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James R. LaVey, Boy Scout advocate

Boy Scouts of AmericaChristianityRoman CatholicismWorld War II (1939-1945)

James R. LaVey, a retired systems equipment engineer who was also a decorated World War II gunner and longtime Boy Scout advocate, died Saturday of pneumonia at his Timonium home. He was 87.

"He was a giant among Scout volunteers and was a kind friend to many," said Jack Simons, a longtime friend and Scoutmaster who lives in Cockeysville. "He will be dreadfully missed."

James Robert LaVey, the son of a production manager and a homemaker, was born and raised in Chicago, where he graduated in 1942 from Kelvyn Park High School. After high school, he attended Wright Junior College for a year.

Mr. LaVey's career in Scouting began in 1934, when he joined Cub Scout Pack 3013. Three years later he transferred to Boy Scout Troop 13 and after moving to a new home, he joined Troop 44.

He was 16 when he gained Eagle Scout status in 1941. He left Troop 44 in 1943 when he enlisted in the Army Air Forces.

After completing basic training, engineer and gunnery school, Mr. LaVey was assigned to a combat crew, and in April 1944, they were assigned a B-17 bomber at Hunter Field, Ga. From there they flew to Grainer Field in New Hampshire, when they joined the 15th Air Force.

They "flew the North Atlantic route to Africa, and then to 6-wing headquarters in Bari, Italy," wrote Mr. LaVey in a biographical sketch. "There we were assigned to the 99th Bomb Group, 347 Bomb Squadron."

Mr. LaVey's wartime record included completing 50 combat missions. After being wounded on the 39th, which forced a two-month hospitalization, he rejoined his squadron, where he flew on the final 11 missions of his career.

Mr. LaVey was discharged at war's end in 1945 with the rank of staff sergeant, and his decorations included the Distinguished Flying Cross, the Purple Heart, three Air Medals and the European Theater Medal with seven battle stars.

He also earned the Greek Freedom Medal from the Greek government for his participation in a special mission.

Mr. LaVey returned to Wright Junior College, where he studied for two years before joining Western Electric Corp. as a draftsman at the company's Hawthorne Plant in Chicago.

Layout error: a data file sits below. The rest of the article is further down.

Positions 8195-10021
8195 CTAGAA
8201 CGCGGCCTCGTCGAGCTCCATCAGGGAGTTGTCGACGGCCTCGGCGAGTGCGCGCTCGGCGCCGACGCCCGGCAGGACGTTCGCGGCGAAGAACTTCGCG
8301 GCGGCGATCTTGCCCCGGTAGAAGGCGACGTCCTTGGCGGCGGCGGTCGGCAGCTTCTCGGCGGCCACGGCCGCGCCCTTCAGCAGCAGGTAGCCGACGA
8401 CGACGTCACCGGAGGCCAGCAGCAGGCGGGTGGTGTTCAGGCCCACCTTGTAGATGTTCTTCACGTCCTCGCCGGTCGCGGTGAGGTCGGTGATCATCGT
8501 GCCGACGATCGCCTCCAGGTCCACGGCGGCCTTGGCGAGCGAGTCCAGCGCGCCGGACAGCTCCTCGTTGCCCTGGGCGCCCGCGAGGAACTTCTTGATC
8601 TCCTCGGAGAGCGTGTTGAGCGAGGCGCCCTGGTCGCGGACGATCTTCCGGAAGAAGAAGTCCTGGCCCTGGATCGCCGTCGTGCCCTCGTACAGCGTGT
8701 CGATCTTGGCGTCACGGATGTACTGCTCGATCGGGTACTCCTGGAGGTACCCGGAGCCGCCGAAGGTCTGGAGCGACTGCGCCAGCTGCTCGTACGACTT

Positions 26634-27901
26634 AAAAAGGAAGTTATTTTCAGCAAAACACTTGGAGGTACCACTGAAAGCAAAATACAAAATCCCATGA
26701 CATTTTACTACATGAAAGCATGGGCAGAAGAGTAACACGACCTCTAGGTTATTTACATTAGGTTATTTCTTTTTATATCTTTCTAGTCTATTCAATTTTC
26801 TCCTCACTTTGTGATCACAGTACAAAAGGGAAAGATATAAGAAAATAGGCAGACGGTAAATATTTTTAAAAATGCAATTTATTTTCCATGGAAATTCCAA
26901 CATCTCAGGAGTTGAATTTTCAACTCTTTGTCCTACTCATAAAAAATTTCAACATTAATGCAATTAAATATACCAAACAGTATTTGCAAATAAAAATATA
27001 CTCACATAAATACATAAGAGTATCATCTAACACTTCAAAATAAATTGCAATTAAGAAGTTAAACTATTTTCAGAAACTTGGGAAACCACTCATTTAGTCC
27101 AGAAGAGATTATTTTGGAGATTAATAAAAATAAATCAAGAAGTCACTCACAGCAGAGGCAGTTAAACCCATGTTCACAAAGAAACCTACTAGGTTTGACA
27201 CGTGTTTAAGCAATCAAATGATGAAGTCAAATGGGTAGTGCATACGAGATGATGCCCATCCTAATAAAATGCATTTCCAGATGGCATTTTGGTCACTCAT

He was promoted to drafting supervisor in 1955 and was transferred to the company's Baltimore plant in 1965. In 1975, he was named systems equipment engineer, a position he held until retiring in 1981.

Mr. LaVey's interest in Scouting never waned, and when his son, Richard, was 8, he joined Cub Scout Pack 3034 in Lombard, Ill. He became a committee man and a Webelos leader. Both father and son later transferred to Boy Scout Troop 34.

After Mr. LaVey moved to Baltimore, he became active with Troop 497, and later became its treasurer. In 1969, he was appointed as Dulaney District advancement chairman.

It was in his role conducting reviews for generations of Eagle Scout candidates that Mr. LaVey earned lasting respect.

"Jim was a very kind and soft-spoken counselor," said Mr. Simons. "He was strong-willed and gave excellent guidance and on a direct basis."

Mr. LaVey held the interviews, which is part of the process that leads to the conferring of Eagle Scout status, in the basement office of his Timonium home that featured personal items from his World War II and Boy Scout days.

"For decades he was the supervising leader for coordinating the Eagle Scout process in our district, and being in that room surrounded by his Air Force and Boy Scout memorabilia must have been a very memorable experience for these young men," said Mr. Simons. "He had Eagle Scouts and their sons who had become Eagle Scouts that were mentored by him."

During the last 40 years, Mr. LaVey helped 2,018 Towson-area Scouts achieve Scouting's highest honor, and according to an article in The Towson Times, "18 were young men whose fathers he had also supervised on their way to becoming Eagle Scouts as well."

For his efforts, in January of this year, Mr. LaVey was honored with the National Eagle Scout Association's Outstanding Eagle Scout Award; it was the first time the award was presented to a member of the Baltimore Area Council of the Boy Scouts of America.

Mr. LaVey was noted for his Eagle Scout speech, where he explained that after winning the award, an Eagle Scout was a "marked man," reported The Towson Times.

"You have leadership qualities and you're supposed to use them for good," he would tell them.

Mr. LaVey stepped down from his Eagle Scout reviews in 2010. In addition to the 2012 award, he had earlier earned the District Award of Merit, the Silver Beaver Award, Wood Badge Beads, the Vigil Award in the Order of the Arrow, the Commissioners Arrowhead and the James E. West Award.

In addition to his work with Scouting, Mr. LaVey had been a founder in 1981 of the 99th Bomb Group Historical Society.

The organization held annual reunions in different states, and Mr. LaVey and his wife had hosted reunions in 1997 and 2004. He also served as a member of its board and was elected president last year.

Mr. LaVey was also a Grand Knight of Loch Raven Council 5687, Knights of Columbus.

He was an avid camper and hiker. He enjoyed playing bridge and was a member of several card clubs.

Mr. LaVey was a longtime active communicant of St. Joseph Roman Catholic Church, 101 Church Lane, Cockeysville, where a Mass of Christian burial will be offered at 10:30 a.m. Saturday.

Surviving are his wife of 62 years, the former Rose N. Caminiti; a son, Richard LaVey of Port Orange, Fla.; two daughters, Margaret Windsor of Taylorsville, Utah, and Bernadette Wathen of Murray, Utah; four grandchildren; and three great-grandsons.

fred.rasmussen@baltsun.com

Copyright © 2014, The Baltimore Sun
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